John Fusco, Dagmara Scalise vying for Southington house district seat



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SOUTHINGTON – Republican state Rep. John Fusco is working to convince voters to give him a third term in the General Assembly while Democratic challenger Dagmara Scalise is arguing the district needs new representation.

Fusco said with two terms under his belt, he’s now better able to introduce legislation and serve the district.

Three bills that he supported were heading for a vote before the pandemic shut down the legislature, according to Fusco. He suggested crisis task forces comprised of police, social workers and others. He also wanted to make it easier for the deaf and hard of hearing to obtain types of commercial driver’s licenses and proposed a bill on missing veterans.

Fusco said not everyone can affect change at the capital.

“There have been people up there for years trying to get a bill across,” he said.

Scalise said Fusco’s views don’t represent all of the district, which is entirely in Southington. She’s looking to bring a fresh perspective and work in a bipartisan manner.

“I feel like John Fusco is really voting with a slate of Republican legislators and I don’t necessarily see a reflection of the diversity of our community where he’s really representing the views of all people.” she said. “It’s a much more extreme position.”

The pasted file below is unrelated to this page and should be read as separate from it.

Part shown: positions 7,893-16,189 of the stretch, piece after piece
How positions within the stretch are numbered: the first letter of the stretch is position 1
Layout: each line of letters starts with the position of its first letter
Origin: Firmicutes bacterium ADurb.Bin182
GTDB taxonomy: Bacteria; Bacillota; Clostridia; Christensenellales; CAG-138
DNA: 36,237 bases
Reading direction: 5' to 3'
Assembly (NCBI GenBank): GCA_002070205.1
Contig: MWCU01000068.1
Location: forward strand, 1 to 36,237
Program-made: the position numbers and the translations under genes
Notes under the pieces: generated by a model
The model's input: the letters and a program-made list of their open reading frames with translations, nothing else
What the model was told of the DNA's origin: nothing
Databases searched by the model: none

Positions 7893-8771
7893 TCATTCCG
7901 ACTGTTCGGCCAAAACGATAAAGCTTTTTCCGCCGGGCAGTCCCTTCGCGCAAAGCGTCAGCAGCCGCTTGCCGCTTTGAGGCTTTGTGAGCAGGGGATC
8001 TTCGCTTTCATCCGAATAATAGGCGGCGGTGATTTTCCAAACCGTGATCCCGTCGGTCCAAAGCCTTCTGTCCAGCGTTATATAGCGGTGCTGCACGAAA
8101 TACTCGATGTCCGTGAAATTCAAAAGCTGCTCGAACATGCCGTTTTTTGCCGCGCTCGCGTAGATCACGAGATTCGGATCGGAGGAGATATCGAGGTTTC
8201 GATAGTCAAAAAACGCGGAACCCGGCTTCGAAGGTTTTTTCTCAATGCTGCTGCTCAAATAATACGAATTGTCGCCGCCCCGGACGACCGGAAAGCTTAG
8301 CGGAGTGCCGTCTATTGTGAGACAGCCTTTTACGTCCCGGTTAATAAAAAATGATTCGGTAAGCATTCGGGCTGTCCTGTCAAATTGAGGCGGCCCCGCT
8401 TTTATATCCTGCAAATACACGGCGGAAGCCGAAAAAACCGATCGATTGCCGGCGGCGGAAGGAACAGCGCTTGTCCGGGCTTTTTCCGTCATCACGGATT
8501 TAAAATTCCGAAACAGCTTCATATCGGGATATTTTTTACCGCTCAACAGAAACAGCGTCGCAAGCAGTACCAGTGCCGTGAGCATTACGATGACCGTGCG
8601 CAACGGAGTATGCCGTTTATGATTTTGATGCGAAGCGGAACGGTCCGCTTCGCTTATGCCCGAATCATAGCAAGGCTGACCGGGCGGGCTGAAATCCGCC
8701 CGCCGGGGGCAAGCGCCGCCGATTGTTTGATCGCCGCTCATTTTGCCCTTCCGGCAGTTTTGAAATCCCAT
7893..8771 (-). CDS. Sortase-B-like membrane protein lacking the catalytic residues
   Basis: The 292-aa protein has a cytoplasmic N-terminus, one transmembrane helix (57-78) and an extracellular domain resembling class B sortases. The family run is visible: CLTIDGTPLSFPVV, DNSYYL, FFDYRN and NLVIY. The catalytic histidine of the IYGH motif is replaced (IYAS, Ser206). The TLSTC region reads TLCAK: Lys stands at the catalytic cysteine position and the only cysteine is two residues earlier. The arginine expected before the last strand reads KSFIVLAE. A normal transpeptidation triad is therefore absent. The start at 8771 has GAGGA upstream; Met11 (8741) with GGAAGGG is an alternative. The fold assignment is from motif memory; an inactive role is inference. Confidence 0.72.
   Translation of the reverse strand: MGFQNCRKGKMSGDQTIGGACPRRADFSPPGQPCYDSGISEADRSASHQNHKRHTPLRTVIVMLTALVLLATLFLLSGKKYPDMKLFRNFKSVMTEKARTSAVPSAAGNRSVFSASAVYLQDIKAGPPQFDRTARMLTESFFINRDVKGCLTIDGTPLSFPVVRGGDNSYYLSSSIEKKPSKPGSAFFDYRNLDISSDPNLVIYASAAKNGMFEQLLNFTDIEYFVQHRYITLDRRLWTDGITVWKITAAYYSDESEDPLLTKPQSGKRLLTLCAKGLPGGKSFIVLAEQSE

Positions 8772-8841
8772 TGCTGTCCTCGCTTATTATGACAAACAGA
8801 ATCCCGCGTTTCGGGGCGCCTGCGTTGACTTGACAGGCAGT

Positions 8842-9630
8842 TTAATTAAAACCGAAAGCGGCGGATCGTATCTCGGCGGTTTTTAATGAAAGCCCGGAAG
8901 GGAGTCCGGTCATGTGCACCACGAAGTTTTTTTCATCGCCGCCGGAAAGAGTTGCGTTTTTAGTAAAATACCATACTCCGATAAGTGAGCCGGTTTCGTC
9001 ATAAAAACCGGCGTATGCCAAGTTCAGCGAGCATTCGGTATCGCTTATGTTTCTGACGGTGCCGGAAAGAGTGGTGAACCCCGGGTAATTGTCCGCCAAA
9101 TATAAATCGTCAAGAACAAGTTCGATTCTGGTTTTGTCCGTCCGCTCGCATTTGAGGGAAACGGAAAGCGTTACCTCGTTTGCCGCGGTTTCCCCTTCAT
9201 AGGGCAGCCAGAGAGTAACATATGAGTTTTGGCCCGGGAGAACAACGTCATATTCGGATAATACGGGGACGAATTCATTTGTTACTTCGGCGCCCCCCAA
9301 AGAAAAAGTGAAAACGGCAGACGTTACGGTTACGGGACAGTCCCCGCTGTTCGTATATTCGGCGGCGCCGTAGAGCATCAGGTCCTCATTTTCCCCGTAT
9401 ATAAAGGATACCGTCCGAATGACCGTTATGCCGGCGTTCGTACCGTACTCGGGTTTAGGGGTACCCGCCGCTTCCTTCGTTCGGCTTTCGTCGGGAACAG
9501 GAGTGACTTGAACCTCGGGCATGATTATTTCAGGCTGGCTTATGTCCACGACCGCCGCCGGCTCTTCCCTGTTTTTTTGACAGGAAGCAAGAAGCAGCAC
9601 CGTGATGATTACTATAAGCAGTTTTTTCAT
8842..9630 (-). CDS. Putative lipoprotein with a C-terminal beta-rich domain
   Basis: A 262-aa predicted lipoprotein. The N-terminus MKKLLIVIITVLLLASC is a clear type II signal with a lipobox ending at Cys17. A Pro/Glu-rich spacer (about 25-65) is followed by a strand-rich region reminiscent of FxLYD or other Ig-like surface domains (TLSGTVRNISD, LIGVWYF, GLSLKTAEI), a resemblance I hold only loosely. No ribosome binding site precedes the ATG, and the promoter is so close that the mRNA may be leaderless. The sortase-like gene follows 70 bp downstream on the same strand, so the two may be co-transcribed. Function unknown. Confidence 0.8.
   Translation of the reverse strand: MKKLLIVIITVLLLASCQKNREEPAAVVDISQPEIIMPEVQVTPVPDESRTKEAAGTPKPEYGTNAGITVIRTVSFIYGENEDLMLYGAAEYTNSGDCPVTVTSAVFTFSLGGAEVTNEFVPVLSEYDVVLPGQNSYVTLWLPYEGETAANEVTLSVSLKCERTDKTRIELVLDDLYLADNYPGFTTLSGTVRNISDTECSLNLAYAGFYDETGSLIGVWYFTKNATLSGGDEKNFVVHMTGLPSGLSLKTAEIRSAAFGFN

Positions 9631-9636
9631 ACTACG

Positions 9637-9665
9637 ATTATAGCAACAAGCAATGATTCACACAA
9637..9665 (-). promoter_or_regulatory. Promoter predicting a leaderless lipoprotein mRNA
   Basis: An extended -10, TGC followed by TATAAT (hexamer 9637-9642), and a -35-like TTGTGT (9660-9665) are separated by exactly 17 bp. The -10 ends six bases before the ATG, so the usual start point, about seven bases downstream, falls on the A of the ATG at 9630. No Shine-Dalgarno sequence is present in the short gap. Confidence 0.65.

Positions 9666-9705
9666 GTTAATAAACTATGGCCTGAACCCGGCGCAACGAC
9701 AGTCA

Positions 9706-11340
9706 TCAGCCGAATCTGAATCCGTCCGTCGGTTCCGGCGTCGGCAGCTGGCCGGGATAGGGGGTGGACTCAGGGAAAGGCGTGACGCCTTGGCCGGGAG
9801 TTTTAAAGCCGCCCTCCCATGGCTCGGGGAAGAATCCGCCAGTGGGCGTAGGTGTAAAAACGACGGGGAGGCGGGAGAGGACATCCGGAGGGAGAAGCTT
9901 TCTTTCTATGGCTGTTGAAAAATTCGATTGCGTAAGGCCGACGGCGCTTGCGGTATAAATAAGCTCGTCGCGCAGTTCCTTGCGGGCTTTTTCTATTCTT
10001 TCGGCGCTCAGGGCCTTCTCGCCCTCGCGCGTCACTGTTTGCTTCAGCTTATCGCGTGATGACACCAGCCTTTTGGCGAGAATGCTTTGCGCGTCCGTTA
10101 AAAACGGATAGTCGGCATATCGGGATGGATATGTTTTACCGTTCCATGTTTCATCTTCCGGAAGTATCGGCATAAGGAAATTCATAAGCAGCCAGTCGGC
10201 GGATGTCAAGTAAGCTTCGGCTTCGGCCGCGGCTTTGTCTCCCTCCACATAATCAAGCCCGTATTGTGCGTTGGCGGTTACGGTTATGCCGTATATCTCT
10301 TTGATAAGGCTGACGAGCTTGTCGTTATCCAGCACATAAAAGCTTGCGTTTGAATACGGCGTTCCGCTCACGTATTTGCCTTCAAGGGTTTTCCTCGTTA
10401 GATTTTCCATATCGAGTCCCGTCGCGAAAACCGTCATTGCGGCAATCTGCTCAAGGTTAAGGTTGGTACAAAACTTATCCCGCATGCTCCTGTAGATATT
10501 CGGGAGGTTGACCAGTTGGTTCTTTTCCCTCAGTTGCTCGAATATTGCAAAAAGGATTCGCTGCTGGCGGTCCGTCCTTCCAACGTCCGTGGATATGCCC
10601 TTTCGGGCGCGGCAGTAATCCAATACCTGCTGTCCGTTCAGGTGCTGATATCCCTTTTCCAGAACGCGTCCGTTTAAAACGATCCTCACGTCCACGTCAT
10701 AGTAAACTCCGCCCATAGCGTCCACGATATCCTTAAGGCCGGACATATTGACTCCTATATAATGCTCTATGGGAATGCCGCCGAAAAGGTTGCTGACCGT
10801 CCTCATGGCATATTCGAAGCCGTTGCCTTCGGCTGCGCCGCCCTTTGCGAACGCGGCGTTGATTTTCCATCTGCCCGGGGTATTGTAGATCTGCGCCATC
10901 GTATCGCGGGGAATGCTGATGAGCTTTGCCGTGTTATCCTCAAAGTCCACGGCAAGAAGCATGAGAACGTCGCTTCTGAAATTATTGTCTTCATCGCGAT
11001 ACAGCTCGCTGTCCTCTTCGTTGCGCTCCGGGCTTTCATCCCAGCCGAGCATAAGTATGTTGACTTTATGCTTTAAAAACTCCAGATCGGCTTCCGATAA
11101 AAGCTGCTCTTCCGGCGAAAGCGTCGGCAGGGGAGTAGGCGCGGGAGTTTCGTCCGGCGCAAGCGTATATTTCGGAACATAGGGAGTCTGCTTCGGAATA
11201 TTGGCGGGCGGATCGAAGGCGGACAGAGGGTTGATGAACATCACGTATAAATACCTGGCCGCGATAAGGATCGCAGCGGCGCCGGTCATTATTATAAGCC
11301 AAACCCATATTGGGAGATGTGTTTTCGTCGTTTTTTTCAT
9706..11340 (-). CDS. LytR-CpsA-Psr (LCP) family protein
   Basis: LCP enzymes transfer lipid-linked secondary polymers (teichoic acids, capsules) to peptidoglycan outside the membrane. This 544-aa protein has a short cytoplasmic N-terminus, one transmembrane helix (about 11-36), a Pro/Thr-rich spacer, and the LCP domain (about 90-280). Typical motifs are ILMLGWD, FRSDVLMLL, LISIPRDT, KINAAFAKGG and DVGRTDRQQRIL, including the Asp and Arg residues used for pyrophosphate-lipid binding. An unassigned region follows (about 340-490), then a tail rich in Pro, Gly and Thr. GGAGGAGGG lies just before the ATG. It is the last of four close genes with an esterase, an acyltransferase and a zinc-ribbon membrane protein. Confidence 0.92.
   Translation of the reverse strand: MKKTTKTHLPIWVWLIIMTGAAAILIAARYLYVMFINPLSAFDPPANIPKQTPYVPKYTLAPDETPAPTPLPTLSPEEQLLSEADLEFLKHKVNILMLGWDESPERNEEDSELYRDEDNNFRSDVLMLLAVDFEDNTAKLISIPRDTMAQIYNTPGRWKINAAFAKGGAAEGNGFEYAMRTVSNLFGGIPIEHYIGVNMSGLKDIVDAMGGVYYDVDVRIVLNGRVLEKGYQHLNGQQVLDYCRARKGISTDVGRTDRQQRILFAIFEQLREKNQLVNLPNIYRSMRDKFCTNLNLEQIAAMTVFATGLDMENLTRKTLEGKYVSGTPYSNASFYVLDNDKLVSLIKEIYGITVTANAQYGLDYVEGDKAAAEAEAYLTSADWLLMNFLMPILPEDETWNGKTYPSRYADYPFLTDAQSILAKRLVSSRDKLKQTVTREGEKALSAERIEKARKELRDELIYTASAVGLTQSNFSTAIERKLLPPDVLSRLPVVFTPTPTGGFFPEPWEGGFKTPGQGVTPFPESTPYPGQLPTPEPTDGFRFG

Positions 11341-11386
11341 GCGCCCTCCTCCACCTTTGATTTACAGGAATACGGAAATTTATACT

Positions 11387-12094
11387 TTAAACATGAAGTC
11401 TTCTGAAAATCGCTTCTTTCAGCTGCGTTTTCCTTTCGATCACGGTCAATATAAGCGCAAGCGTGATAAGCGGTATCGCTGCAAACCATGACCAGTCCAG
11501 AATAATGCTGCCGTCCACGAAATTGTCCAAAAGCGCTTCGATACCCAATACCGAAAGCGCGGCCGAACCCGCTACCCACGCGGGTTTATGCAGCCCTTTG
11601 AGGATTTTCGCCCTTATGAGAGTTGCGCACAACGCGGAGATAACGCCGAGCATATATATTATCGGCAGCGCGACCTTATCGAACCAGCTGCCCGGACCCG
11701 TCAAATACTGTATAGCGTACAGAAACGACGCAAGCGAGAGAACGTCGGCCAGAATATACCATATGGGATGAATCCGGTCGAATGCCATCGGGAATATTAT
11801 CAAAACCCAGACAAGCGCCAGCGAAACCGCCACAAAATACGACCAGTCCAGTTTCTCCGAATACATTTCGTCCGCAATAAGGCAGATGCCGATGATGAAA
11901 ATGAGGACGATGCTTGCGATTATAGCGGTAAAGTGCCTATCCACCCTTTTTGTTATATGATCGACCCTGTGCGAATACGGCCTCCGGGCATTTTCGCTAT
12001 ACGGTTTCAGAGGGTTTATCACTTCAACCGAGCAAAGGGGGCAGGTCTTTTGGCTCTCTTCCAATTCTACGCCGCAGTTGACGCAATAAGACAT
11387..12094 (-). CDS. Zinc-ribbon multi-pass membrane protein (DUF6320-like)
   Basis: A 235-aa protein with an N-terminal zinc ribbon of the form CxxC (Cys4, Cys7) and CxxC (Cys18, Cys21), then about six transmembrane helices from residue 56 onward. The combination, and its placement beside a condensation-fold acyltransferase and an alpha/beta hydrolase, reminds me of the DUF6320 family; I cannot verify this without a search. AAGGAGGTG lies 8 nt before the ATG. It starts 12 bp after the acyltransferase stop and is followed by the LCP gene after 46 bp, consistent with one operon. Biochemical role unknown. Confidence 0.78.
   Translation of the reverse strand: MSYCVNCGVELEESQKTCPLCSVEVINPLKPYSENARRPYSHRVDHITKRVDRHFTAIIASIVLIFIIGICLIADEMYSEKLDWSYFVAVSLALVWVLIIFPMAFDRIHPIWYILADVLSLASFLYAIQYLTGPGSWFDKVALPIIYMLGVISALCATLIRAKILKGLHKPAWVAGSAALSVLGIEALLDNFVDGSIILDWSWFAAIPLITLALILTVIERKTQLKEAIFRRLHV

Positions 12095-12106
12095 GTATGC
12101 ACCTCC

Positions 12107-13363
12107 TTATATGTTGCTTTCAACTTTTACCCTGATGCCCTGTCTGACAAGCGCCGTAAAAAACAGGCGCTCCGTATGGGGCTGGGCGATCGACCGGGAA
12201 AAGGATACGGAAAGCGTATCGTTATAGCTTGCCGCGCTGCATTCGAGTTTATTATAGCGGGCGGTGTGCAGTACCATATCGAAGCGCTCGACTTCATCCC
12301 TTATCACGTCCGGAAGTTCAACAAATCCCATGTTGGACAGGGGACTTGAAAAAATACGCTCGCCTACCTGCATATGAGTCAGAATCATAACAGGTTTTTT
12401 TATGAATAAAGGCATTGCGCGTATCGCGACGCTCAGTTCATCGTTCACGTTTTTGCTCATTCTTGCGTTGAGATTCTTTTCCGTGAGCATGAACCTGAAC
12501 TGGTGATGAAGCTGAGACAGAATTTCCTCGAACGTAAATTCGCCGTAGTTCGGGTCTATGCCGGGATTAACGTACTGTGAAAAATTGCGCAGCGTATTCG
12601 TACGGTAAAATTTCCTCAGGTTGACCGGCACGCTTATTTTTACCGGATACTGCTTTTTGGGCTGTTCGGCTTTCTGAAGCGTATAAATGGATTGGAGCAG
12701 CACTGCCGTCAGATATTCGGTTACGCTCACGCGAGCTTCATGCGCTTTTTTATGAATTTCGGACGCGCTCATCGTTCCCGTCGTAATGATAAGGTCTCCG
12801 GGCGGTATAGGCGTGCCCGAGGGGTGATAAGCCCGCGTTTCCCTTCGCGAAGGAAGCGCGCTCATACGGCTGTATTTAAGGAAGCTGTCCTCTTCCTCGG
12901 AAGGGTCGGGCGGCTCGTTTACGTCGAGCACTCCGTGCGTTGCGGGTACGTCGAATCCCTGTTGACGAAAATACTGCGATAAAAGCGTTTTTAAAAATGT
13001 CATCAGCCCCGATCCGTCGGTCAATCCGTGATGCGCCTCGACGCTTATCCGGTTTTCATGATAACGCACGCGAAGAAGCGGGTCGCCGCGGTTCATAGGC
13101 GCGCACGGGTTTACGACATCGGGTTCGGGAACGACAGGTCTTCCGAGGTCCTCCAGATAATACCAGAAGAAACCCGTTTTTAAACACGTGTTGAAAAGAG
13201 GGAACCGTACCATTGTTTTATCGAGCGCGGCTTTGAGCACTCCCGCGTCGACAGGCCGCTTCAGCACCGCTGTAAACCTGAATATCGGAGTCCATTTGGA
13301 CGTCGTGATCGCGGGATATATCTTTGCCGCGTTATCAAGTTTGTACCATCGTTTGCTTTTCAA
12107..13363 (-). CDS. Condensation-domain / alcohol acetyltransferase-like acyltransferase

“I’m really somebody who’s trying to bridge the divide between us,” Scalise said.

Two years ago, Democrats endorsed Scalise to run for the 16th state Senate seat against Republican Rob Sampson. Scalise was defeated in a primary by Vickie Nardello, who lost to Sampson in the general election.

Scalise served almost a full term on the Southington Planning and Zoning Commission, but left to focus on a state run.

Fusco criticized the recent special session where the legislature passed sweeping changes intended to improve policing. He voted against the bill. While he supported portions, such as crisis intervention teams similar to those he proposed, the bill had too many problems and was written too quickly.

“Getting it wrong isn’t serving the community. I think everybody lost in that,” he said.

Scalise didn’t want to speculate on how she might have voted on the bill. She said she’d enter the General Assembly without preconceived notions on which bills to support.

“As a candidate, you don’t have all the facts before you. I’m truly in listening and learning mode,” she said. “I really want to better understand what the views are.”

Fusco said he’ll take constituent opinion and conservative principles into account when he considers legislation.

“One of the things I ask is, ‘Is this the role of government?’” Fusco said. “Does it protect people’s freedoms? Is it an overreach of government?”

Most of Southington’s legislative delegation is Republican and the town supported President Donald Trump in the 2016 election.

“I think Southington has been growing decidedly conservative over the years,” Fusco said. “My district expects me to be there and provide balance to state government” where Democrats have long held a majority.

Scalise said Fusco’s opposition to the majority hurts Southington. She’d be able to better work with state leadership.

“If you’re always voting no, how can you possibly get a seat at the table where decisions are being made?” she said.

jbuchanan@record-journal.com203-317-2230Twitter: @JBuchananRJ



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